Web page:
Dr. Park, Assistant Professor in the Department of Bioengineering at CU Denver, receives NIH R21 grant

Dr. Park, Assistant Professor in the Department of Bioengineering at CU Denver, receives NIH R21 grant ($406,500) from National Heart, Lung, and Blood Institute. His project title is “A biomimetic reverse thermal gel for the treatment of myocardial infarction”. NIH will support this research for two years.

Myocardial infarction (MI) is a leading coronary artery disease caused by the death of heart muscle tissues. The aim of this research is to develop new methodology to treat MI using a synthetic growth factor (GF) delivery system that 1) mimics biofunction of natural heparin, 2) achieves sustained and localized GF expression and 3) promotes angiogenesis in the infarction site and thereby enhances MI treatment effect.

Dr. Park receives CU Technology Transfer State Bioscience Award

The University of Colorado Technology Transfer Office (TTO) has awarded Daewon Park, Ph.D., an Assistant Professor in the Department of Bioengineering, a State Bioscience Proof of Concept Grant (POCsb) for his proposal to further develop the technology identified to the TTO as Antimicrobial reverse thermal gel for surgical coating.

This proposal aims at developing a polymer-based antimicrobial surgical coating that can act as a surgical incision drape. This polymer is specifically designed to possess a reverse thermal gelling property. It is a water-soluble material and maintains its solution state at low temperature whilst turning into a physical gel upon heating (e.g. upon contact of human skin). This unique property allows the product to be easily sprayed on the patient’s skin and form a layer of antimicrobial gel on the skin surface. During the surgery the gel might dry out and form a film on the skin; however, the film will maintain its antimicrobial activity during the entire surgical process. Moreover, since the polymer returns to solution state at low temperature, it can be easily removed by washing with cold water (or cold alcohol) without the risk of epidermal cell layer detachment. Some may worry that the gel may be solubilized during the surgery by body fluid (e.g., blood); however, once the gel is formed, it only returns to a liquid state in a low temperature environment (<~15oC).

Bioengineering PhD candidate, Gregory Futia, has been awarded a TL1 predoctoral training fellowship by the CCTSI

??????????????????????????????????Gregory Futia, a PhD candidate in the department of bioengineering, has been awarded a TL1 predoctoral training fellowship by the Colorado Clinical and Translational Sciences Institute for project titled, “Investigations of Lipid Content and Quantitate Microscopy for the Identification of Circulating Tumor Cells(CTC) from Ovarian Carcinoma”.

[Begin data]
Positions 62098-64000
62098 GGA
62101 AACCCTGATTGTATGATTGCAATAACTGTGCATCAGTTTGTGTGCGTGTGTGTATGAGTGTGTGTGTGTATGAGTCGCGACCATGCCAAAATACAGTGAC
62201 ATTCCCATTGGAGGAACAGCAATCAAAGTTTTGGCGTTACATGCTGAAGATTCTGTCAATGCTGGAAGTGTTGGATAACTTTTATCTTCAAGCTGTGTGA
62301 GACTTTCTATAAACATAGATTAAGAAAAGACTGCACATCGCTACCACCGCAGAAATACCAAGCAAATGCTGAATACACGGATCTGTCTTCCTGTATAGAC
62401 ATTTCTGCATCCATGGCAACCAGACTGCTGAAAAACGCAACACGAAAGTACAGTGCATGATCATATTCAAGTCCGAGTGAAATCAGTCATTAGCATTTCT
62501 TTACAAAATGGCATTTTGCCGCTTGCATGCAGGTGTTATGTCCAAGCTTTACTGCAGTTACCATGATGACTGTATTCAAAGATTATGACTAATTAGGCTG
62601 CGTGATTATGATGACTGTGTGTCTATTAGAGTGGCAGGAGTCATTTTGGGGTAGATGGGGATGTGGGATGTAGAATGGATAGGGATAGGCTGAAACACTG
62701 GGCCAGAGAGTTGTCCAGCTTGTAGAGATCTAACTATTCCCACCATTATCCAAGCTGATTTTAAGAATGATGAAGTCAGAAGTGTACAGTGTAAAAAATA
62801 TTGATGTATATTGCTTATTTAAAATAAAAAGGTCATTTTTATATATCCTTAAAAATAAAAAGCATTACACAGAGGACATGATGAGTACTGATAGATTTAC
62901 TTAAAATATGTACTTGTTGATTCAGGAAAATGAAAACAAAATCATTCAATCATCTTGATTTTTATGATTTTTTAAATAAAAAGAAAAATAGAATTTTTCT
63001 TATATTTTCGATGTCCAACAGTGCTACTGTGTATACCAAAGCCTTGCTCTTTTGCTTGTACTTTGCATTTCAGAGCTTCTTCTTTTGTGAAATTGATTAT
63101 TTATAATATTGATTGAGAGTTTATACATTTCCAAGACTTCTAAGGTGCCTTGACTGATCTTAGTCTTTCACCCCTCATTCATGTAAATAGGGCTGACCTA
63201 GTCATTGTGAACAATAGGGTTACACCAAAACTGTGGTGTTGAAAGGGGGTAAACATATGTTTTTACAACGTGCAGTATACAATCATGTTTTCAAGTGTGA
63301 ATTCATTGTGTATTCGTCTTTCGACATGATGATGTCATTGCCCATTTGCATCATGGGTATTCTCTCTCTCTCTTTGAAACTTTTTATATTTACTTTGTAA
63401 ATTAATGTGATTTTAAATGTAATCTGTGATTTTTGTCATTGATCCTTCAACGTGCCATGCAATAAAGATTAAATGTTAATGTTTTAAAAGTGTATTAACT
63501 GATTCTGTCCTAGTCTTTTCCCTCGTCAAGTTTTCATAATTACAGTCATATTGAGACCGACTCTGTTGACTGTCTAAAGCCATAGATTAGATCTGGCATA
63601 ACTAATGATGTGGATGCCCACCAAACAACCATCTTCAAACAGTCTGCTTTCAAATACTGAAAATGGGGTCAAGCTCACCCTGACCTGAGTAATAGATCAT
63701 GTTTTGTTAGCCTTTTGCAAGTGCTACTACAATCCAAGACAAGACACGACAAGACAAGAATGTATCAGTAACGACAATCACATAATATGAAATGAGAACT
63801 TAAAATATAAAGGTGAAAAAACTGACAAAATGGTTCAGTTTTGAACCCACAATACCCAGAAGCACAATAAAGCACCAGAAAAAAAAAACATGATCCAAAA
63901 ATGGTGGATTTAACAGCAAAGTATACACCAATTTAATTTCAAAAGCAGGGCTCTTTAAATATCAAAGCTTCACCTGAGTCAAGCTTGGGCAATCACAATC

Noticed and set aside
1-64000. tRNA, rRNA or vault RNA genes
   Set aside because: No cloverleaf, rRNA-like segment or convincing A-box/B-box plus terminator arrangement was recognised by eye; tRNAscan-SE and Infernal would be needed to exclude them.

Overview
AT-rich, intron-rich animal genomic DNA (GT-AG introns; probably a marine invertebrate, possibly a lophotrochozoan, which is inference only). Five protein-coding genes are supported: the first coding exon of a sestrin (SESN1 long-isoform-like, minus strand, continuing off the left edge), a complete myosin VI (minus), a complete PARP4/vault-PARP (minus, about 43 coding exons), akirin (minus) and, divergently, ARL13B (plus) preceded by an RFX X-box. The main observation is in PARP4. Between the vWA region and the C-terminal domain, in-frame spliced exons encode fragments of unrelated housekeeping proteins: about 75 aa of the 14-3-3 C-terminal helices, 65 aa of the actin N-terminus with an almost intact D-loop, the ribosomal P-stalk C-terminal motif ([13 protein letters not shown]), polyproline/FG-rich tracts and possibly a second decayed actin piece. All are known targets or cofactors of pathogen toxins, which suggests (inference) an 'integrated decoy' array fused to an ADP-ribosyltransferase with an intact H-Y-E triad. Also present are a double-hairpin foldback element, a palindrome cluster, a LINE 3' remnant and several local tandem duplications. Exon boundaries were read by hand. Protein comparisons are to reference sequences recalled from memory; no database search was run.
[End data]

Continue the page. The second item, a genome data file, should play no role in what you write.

Greg is pursuing this project is under the mentorship of Emily Gibson PhD, faculty member in the Department of Bioengineeirng, and Kian Behbakht MD, clinician and faculty member in the Department Obstetrics and Oncology.

Through this fellowship, Greg will be exposed to the difficulties encountered in clinical trial design and the short coming of current disease monitoring end points. Overall, this fellowship will further develop Greg’s expertise in the clinical and translational aspects of his research.

 

Stapleton study reveals problems with new urbanism development

Kathleen Lavine, Business Journal

A newly released University of Colorado Denver study found that Stapleton has struggled to adjust to the need for infrastructure centered around more sustainable, walkable communities and has fallen behind neighboring Denver communities.

Read the full story in the Denver Business Journal

Yakacki, Shandas receive CU Denver | Anschutz Medical Campus Technology Transfer Awards

Congratulations to Chris Yakacki, mechanical engineering, and Robin Shandas, bioengineering, for receiving CU Denver | Anschutz Technology Transfer Awards. Chris was awarded “New Inventor of the Year,” while EndoShape, Inc., a company based on work by Robin, was awarded the “CU Denver | Anschutz Company of the Year.”

The entire press release is below.

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Tanya Evans, predoctoral trainee in the Department of Bioengineering, granted an NHLBI Graduate Research Supplement

Evans, Tanya

Tanya Evans, a predoctoral trainee in the Department of Bioengineering at CU Denver, is a recipient of a National Heart, Lung, and Blood Institute (NHLBI) Graduate Research Supplement. Tanya is receiving the award as part of a parent grant with her advisor, Dr. Robin Shandas.

The research supplements are available to students of active National Institutes of Health (NIH) research grantees. The supplements were designed to increase diversity in health-related research by supporting and recruiting students from underrepresented groups.

The NHLBI provides research, training, and education to promote the prevention and treatment of heart, lung, and blood diseases. The NHLBI has a history of fostering training and mentoring of emerging scientists. It has forged robust partnerships with private and public organizations, including academia, industry, and other government agencies.

This research supplement will continue to support Tanya in her work to improve ultrasound imaging techniques for accurate assessment of cardiovascular functioning.